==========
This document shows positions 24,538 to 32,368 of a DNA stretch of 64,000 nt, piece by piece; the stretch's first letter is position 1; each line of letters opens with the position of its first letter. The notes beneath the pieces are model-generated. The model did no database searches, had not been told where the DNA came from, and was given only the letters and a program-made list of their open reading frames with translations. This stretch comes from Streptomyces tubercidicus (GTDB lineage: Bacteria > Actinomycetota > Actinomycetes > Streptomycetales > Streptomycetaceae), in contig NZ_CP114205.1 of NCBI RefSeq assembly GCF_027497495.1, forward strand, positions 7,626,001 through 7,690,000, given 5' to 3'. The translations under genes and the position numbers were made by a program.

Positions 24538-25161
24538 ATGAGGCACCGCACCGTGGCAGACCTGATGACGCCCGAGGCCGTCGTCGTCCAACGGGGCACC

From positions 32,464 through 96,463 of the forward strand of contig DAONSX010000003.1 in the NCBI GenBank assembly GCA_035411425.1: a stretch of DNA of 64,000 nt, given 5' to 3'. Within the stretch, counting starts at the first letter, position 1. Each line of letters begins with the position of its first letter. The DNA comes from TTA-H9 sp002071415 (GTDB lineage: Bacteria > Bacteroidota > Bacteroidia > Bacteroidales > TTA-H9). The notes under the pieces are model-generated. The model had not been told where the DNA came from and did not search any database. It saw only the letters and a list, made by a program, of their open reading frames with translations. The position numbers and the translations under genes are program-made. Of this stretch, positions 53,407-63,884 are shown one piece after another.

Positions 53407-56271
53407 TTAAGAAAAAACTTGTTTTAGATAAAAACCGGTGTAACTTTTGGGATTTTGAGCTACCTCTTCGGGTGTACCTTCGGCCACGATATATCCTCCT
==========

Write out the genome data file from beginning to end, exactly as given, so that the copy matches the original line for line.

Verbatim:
This document shows positions 24,538 to 32,368 of a DNA stretch of 64,000 nt, piece by piece; the stretch's first letter is position 1; each line of letters opens with the position of its first letter. The notes beneath the pieces are model-generated. The model did no database searches, had not been told where the DNA came from, and was given only the letters and a program-made list of their open reading frames with translations. This stretch comes from Streptomyces tubercidicus (GTDB lineage: Bacteria > Actinomycetota > Actinomycetes > Streptomycetales > Streptomycetaceae), in contig NZ_CP114205.1 of NCBI RefSeq assembly GCF_027497495.1, forward strand, positions 7,626,001 through 7,690,000, given 5' to 3'. The translations under genes and the position numbers were made by a program.

Positions 24538-25161
24538 ATGAGGCACCGCACCGTGGCAGACCTGATGACGCCCGAGGCCGTCGTCGTCCAACGGGGCACC

From positions 32,464 through 96,463 of the forward strand of contig DAONSX010000003.1 in the NCBI GenBank assembly GCA_035411425.1: a stretch of DNA of 64,000 nt, given 5' to 3'. Within the stretch, counting starts at the first letter, position 1. Each line of letters begins with the position of its first letter. The DNA comes from TTA-H9 sp002071415 (GTDB lineage: Bacteria > Bacteroidota > Bacteroidia > Bacteroidales > TTA-H9). The notes under the pieces are model-generated. The model had not been told where the DNA came from and did not search any database. It saw only the letters and a list, made by a program, of their open reading frames with translations. The position numbers and the translations under genes are program-made. Of this stretch, positions 53,407-63,884 are shown one piece after another.

Positions 53407-56271
53407 TTAAGAAAAAACTTGTTTTAGATAAAAACCGGTGTAACTTTTGGGATTTTGAGCTACCTCTTCGGGTGTACCTTCGGCCACGATATATCCTCCT